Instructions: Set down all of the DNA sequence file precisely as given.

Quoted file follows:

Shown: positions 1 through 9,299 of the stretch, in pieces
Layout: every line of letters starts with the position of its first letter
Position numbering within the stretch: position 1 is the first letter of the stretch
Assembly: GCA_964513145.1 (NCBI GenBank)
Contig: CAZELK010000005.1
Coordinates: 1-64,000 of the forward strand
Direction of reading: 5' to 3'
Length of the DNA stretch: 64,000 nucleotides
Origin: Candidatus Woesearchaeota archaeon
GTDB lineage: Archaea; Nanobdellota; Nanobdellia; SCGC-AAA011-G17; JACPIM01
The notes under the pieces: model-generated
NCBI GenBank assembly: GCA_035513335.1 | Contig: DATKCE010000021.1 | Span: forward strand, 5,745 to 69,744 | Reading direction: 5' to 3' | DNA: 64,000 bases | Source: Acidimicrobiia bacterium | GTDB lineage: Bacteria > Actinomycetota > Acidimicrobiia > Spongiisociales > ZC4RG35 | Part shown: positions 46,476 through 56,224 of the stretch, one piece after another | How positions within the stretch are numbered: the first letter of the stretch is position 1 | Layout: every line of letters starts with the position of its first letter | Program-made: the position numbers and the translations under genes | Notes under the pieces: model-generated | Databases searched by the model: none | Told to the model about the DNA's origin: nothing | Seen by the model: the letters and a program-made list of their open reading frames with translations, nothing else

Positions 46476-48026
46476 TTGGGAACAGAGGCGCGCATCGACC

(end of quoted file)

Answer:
Shown: positions 1 through 9,299 of the stretch, in pieces
Layout: every line of letters starts with the position of its first letter
Position numbering within the stretch: position 1 is the first letter of the stretch
Assembly: GCA_964513145.1 (NCBI GenBank)
Contig: CAZELK010000005.1
Coordinates: 1-64,000 of the forward strand
Direction of reading: 5' to 3'
Length of the DNA stretch: 64,000 nucleotides
Origin: Candidatus Woesearchaeota archaeon
GTDB lineage: Archaea; Nanobdellota; Nanobdellia; SCGC-AAA011-G17; JACPIM01
The notes under the pieces: model-generated
NCBI GenBank assembly: GCA_035513335.1 | Contig: DATKCE010000021.1 | Span: forward strand, 5,745 to 69,744 | Reading direction: 5' to 3' | DNA: 64,000 bases | Source: Acidimicrobiia bacterium | GTDB lineage: Bacteria > Actinomycetota > Acidimicrobiia > Spongiisociales > ZC4RG35 | Part shown: positions 46,476 through 56,224 of the stretch, one piece after another | How positions within the stretch are numbered: the first letter of the stretch is position 1 | Layout: every line of letters starts with the position of its first letter | Program-made: the position numbers and the translations under genes | Notes under the pieces: model-generated | Databases searched by the model: none | Told to the model about the DNA's origin: nothing | Seen by the model: the letters and a program-made list of their open reading frames with translations, nothing else

Positions 46476-48026
46476 TTGGGAACAGAGGCGCGCATCGACC